The Gift of Grace comes from awareness. Awareness of symptoms, that these are caused by brain functions basically, that there are outlets to be creative that can help and so on. Guilt is a useless burden, especially when it has no basis other than ignorant social norms. Convert the energy expended in guilt to discover the gifts inherent within.

© Lakshmi S. Menon & VOICE’nVIEWS



Day ONE: April  A-Z Blogging Challenge

The world has been pre-occupied with physical health from the beginning of civilisation and culture. Yet we take mental health for granted. While enormous time, money and energy are spent on perpetuating bodily health, beauty and youthfulness, scant regard is paid to mental and spiritual well-being. Perhaps we can blame  Rene Descartes, that 17th century philosopher who famously declared : cogito ergo sum I think therefore I am, for introducing in a big way, the mind-body dualism. Since then (putting it simplistically, though it contains a grain of truth) humanity has become firmly entrenched in the physical world and in the pursuit of material wealth, with an intelligent and rational mind being an ally and often the key to all success. In this outward, EXTERNAL seeking of well-being and wealth, the body assumed importance and the mind became a handy tool to achieve material goals. BUT in this process, something vital went missing.

While the mind, the conscious thinking and reasoning part of our being gained importance,  the  emotions, the soul, the heart, the intuition— these unseen aspects of our being were forced underground and were devalued and neglected. Being emotional became a sign of weakness; being imaginative was flirting with delusion and intuition had no voice in the onslaught of reason. These elements of consciousness that were not given their due receded to the background or even the underground; they became a part of our subconscious, unhappy wraiths of out true selves. But what goes underground does not disappear.  They started to subtly and surreptiously manifest as SYMPTOMS in the mind, as various kinds of mental disorders. They began to appear as addictions, as depression, as autism, as OCD, as ADHD, and numerous other illnesses with fancy names and fancier theories as to their cause and treatment.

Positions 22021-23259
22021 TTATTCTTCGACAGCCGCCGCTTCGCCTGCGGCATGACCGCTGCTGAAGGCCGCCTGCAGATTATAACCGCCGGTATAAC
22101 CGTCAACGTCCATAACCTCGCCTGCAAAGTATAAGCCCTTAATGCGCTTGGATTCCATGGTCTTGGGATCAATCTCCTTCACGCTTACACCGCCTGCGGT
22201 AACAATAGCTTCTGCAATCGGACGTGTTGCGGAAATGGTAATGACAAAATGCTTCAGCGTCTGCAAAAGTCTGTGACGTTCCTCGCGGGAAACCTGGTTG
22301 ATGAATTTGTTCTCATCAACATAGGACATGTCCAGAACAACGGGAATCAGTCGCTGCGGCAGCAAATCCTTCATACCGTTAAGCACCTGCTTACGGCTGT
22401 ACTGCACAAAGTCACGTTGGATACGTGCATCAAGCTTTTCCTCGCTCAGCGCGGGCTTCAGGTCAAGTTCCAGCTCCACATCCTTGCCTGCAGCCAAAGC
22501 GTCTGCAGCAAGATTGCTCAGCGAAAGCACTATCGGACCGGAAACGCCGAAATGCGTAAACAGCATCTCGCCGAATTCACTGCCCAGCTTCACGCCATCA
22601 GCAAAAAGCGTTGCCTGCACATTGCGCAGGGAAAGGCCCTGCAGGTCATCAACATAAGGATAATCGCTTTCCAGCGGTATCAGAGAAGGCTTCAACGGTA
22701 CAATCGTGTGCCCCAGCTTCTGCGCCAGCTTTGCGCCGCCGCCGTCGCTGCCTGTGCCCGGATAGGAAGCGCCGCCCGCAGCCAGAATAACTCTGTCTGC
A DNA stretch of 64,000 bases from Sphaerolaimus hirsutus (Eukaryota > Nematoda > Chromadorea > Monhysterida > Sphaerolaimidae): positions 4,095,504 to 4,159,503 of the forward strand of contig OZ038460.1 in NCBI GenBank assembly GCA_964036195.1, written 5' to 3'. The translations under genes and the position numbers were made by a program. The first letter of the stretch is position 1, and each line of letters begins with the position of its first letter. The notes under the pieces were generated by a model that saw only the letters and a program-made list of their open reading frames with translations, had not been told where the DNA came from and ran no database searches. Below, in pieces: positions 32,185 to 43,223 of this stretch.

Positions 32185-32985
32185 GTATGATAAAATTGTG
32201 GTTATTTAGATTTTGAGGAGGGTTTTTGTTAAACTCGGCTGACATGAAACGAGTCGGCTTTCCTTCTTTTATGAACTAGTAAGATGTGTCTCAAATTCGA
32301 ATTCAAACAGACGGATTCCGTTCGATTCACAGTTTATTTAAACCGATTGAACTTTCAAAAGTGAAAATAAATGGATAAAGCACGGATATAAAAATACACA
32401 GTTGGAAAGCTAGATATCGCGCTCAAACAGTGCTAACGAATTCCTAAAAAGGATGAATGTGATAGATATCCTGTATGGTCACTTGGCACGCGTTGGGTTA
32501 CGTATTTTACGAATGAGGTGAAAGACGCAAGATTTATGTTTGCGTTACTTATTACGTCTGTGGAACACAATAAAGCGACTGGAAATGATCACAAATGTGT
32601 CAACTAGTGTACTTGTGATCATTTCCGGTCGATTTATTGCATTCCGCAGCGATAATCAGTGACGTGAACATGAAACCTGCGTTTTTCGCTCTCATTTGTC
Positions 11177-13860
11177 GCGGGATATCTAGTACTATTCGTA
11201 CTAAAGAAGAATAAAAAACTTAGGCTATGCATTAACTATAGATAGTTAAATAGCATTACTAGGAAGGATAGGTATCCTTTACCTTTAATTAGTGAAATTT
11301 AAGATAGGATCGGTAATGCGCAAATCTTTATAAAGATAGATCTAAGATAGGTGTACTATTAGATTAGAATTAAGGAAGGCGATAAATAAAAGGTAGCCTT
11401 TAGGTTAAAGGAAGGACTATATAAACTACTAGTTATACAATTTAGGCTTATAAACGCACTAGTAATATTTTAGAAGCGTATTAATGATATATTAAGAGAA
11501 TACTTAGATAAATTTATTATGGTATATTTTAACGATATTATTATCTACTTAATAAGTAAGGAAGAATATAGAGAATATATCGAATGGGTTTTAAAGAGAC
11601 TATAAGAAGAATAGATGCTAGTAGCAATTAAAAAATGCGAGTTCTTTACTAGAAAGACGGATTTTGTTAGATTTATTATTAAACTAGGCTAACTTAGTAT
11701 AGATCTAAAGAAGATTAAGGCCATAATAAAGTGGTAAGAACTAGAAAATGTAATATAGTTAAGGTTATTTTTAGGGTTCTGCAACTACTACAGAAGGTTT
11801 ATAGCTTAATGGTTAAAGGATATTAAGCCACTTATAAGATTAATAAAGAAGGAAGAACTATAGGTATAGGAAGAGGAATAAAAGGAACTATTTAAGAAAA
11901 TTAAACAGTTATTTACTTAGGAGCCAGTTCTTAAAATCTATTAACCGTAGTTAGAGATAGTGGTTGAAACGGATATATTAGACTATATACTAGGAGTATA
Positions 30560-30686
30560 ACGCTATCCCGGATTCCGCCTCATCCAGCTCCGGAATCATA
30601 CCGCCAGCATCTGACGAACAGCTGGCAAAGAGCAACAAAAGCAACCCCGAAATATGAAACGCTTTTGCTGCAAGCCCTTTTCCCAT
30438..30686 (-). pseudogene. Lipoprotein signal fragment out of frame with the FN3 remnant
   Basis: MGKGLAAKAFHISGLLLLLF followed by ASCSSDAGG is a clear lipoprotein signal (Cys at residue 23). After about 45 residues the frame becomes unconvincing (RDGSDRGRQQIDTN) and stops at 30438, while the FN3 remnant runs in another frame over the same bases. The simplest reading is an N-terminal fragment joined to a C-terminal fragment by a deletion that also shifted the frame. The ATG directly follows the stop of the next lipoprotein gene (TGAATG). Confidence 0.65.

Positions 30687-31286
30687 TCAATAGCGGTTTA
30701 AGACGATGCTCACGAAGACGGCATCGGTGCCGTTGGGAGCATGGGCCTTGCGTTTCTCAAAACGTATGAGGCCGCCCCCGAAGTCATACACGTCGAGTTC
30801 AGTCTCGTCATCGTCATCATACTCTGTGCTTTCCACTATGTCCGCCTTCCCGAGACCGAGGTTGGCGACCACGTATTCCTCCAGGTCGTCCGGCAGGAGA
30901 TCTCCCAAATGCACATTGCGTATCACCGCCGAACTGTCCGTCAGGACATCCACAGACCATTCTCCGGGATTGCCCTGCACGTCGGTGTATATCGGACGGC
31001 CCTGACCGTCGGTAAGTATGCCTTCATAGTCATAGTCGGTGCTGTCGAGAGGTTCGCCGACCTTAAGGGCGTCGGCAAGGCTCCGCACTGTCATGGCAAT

Where do we begin to start redressing this problem that even today is not talked about much, except when a celebrity dies of it, (as the popular and successful Robin Williams was driven to take his own life), or some other fashion/film icon mentions it in public ( a la Deepika Padukone, the young Indian actress of mainstream cinema who spoke of it in the media recently) ? The problem is not just a medical one. It is a psychological, social and spiritual problem. It is symptomatic of the spiritual vacuum plaguing modern society.

So is there  hope for the silent (and not-so-silent) sufferers of mental disease whose numbers run into millions and are increasing day by day as the times we live in become more volatile, uncertain and subject to change?Hope lies in AWARENESS, both individual and collective. Hope stems from an AWAKENING of society to the acknowledgement and support for a malady that while affecting individuals, affects the collective health of our communities, nations and the world itself.

From tomorrow, I want to talk about the different ways mental illness can be dealt with both by oneself or for others, which finally paves the way to a deep and profound understanding of our inner personal selves. It also leads to the discovery of hidden gifts! Not all is as it looks like !

© Lakshmi S. Menon & VOICE’nVIEWS